Yoga Pose Primer: Jathara Parivartanasana (Revolved Belly Pose)
Taoists call the belly the “elixir field.” In addition to the belly’s role as assimilator of food, from before birth the navel contains a reservoir of life force, a gift from our mothers.
According to Chinese medicine, positive emotional qualities of a balanced stomach-spleen include trust, honesty, acceptance, openness and equanimity, while an imbalance might engender anxiety, worry, excessive thinking, obsessiveness and doubt. The expression, “butterflies in your stomach,” perfectly describes the edgy agitation of anxiety and worry.
In yoga, Jathara Parivartanasana (Revolved Belly Pose) is said to stimulate and tone the organs of the upper abdominal quadrants, including the stomach, spleen, liver and pancreas, and can relieve low back discomfort. Revolved Belly Pose is a spinal twist, a class of yoga poses generally considered to be soothing to the nervous system. Twists promote equanimity and balance, qualities that help dispel the negative consequences of an imbalanced stomach and spleen.
How to Practice Revolved Belly Pose
Begin by lying on your back on a mat or blanket with your knees bent and the soles of your feet resting on the floor. Extend your arms out at shoulder level so that they are at a 90-degree angle to the body. Turn your palms upward. For your first few breaths, relax your back body into the floor, allowing your feet, pelvis, shoulder blades, backs of your arms and back of your head to settle into gravity each time you exhale. Observe how these contact points connect with the floor.
Lift your feet off the floor drawing your knees toward your chest. If you feel your low back beginning to press down into the floor, release your legs away from you a bit so that your low back is curved slightly away from the floor. With your knees bent, swing your legs over to the right side until they come to rest on the floor with your thighs at a 90-degree angle to your torso. Do not try to line your knees up with each other. Let the left knee rest on your right inner thigh. Lengthen your arms out from your chest and widen the area between the shoulder blades. Turn your head gently to the left.
Relax here for a few breaths. You may stay in this pose with your knees bent and resting on the floor, or you may straighten the knees so that your legs are resting on the floor at a 90-degree angle to your body. In either case, extend through your arms, chest and upper back as you inhale generously into your belly. Breathe very deeply, but without strain. Imagine sending the breath out from the navel center into all the limbs—arms, legs, head and tailbone. Allow your body to relax around the movement of your breath. Stay for five to ten breaths.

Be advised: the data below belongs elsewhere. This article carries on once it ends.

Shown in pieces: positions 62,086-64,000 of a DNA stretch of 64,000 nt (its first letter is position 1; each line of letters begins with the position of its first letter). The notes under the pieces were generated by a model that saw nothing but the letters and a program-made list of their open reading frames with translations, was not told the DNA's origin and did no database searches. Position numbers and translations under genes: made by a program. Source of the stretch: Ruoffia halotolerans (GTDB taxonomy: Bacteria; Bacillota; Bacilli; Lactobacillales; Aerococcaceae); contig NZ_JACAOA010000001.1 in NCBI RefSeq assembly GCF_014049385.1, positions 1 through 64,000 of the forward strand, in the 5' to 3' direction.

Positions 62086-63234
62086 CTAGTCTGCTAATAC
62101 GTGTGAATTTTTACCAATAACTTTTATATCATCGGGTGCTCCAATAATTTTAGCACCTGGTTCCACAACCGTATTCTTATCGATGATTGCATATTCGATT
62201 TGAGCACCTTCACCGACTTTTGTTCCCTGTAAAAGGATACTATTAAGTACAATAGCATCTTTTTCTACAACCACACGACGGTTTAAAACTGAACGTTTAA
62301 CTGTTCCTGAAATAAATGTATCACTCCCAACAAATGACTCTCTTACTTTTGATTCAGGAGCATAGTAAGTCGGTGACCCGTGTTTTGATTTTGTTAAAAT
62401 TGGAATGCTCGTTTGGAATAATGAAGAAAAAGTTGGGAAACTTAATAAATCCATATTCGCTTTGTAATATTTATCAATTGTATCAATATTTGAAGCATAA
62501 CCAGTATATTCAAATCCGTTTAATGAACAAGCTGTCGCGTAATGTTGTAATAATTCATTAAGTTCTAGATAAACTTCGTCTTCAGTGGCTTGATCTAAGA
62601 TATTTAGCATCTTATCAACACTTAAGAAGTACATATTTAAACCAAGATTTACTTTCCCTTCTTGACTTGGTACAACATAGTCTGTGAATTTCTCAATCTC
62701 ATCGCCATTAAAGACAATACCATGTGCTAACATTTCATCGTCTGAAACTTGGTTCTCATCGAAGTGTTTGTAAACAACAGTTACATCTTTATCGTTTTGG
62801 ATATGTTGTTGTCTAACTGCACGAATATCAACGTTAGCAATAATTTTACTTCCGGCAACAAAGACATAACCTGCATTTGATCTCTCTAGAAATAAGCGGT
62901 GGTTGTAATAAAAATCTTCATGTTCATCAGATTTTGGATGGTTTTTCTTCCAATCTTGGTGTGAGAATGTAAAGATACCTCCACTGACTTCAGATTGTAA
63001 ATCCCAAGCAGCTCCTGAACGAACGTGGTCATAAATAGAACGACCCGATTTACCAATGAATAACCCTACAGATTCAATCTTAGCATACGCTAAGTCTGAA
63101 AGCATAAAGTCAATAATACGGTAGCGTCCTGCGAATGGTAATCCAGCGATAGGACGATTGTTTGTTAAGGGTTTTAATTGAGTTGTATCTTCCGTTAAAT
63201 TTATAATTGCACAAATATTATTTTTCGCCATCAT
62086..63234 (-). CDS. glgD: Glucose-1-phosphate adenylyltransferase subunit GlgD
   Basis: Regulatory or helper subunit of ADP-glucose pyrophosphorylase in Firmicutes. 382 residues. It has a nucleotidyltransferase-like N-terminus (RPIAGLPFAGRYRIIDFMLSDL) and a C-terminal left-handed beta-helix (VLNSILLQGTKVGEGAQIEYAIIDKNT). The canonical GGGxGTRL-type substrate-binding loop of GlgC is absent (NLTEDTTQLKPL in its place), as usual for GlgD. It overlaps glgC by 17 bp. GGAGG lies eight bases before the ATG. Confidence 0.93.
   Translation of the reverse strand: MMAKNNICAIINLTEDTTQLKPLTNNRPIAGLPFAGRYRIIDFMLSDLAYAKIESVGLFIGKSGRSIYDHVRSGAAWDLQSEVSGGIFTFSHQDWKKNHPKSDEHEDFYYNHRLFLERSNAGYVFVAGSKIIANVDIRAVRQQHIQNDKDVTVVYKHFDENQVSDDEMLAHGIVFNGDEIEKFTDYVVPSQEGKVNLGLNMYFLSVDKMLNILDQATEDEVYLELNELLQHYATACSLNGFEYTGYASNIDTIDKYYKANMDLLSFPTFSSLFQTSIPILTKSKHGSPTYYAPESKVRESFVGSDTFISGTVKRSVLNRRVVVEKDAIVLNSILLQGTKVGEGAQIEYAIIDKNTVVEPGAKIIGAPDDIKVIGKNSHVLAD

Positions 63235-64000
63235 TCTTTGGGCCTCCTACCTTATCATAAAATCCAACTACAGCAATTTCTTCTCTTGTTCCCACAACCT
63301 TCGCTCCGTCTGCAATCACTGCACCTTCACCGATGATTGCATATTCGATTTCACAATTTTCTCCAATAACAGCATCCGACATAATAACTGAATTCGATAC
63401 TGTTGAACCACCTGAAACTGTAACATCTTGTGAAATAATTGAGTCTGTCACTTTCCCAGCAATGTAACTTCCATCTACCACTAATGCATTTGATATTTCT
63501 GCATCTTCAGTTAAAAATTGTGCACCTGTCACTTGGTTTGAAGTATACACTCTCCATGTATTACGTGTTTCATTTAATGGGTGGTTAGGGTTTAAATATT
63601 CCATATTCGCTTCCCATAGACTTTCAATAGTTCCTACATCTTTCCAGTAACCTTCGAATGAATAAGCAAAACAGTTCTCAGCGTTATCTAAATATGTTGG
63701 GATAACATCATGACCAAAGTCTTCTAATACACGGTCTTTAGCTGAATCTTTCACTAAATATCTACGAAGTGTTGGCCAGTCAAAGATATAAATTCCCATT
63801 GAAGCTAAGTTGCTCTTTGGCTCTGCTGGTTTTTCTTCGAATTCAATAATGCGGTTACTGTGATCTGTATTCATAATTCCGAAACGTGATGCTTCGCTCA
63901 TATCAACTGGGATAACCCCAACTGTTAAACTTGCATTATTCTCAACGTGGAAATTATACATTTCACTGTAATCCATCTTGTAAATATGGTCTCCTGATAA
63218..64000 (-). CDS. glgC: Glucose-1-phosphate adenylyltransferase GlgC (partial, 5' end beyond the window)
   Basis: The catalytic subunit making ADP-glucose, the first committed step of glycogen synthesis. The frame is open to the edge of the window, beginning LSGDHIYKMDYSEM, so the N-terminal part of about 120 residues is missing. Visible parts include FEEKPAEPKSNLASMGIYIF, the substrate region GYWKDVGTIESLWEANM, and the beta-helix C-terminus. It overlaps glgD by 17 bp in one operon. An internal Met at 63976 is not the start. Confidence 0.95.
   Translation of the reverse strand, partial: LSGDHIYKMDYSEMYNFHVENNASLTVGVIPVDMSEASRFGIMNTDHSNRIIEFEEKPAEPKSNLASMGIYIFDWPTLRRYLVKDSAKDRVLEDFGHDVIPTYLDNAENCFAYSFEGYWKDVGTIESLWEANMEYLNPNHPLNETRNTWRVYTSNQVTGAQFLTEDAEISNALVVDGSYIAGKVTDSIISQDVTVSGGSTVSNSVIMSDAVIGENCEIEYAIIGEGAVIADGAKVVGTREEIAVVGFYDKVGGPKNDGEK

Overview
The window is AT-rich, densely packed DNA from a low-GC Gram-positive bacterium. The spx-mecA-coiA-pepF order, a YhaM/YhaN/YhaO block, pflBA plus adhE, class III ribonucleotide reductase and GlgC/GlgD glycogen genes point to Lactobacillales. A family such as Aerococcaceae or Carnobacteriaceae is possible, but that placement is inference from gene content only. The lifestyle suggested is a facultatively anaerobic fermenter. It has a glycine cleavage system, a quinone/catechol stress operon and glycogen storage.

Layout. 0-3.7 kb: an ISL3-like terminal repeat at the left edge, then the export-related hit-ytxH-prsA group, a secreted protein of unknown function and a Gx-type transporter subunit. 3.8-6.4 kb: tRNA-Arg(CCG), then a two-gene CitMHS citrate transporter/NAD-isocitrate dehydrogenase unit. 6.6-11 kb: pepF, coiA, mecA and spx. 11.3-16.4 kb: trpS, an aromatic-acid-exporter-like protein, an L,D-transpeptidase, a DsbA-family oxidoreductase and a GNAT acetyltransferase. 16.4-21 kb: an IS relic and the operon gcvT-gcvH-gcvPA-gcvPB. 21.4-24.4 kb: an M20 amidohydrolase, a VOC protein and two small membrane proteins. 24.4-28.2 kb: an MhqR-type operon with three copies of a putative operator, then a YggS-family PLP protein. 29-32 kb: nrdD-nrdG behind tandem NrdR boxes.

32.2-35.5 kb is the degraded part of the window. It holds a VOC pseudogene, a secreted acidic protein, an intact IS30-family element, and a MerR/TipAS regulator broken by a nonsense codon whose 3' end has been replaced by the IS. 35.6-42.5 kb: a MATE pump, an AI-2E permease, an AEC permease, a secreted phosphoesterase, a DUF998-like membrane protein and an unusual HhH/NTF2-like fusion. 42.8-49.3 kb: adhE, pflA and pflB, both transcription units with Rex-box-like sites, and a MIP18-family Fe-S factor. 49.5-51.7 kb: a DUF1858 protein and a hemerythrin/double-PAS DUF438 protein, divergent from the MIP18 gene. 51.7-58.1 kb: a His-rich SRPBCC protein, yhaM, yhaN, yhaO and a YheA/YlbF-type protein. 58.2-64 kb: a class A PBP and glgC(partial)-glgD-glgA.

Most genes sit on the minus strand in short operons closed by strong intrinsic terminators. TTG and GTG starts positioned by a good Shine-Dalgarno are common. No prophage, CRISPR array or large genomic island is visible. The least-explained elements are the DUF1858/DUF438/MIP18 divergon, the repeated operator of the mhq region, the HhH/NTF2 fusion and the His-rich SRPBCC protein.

To leave the pose, bend your knees and roll your legs and pelvis back to the center. Place your feet on the floor and rest. Feel your back body again resting on the floor. Has anything changed? How are the contact points in your back body connecting with the floor? After a few breaths, repeat the pose on your second side.
Contraindications for Revolved Belly Pose
Revolved Belly Pose is pretty much safe for anyone in any stage of yoga practice. The one exception is in the first trimester of pregnancy, when it’s important to avoid twisting in general.
Like all twists, Jathara Parivartanasana helps to calm the body after practicing heating poses such as backbends. It is a great transition pose for the period in your practice when you move from heating to cooling postures. Revolved Belly Pose quietly nourishes the stomach and spleen, organs charged with nourishing the whole body. Remember to breathe deeply, letting the deep energy of the belly extend out into the far reaches of your body.
Another YogaUOnline article from Charlotte Bell in our Yoga Pose Primer series.
Charlotte Bell began practicing yoga in 1982 and began teaching in 1986. She was certified by B.K.S. Iyengar in 1989 following a trip to Pune. In 1986, she began practicing Insight Meditation with her mentors Pujari and Abhilasha Keays. Her asana classes blend mindfulness with physical movement. Charlotte writes a column for Catalyst Magazine, and is the author of two books: Mindful Yoga, Mindful Life and Yoga for Meditators, both published by Rodmell Press. She also edits Hugger Mugger Yoga Products¹ blog and is a founding board member for GreenTREE Yoga, a non-profit that brings yoga to underserved populations. A lifelong musician, she plays oboe and English horn in the Salt Lake Symphony and the folk sextet Red Rock Rondo whose 2010 PBS music special won two Emmys.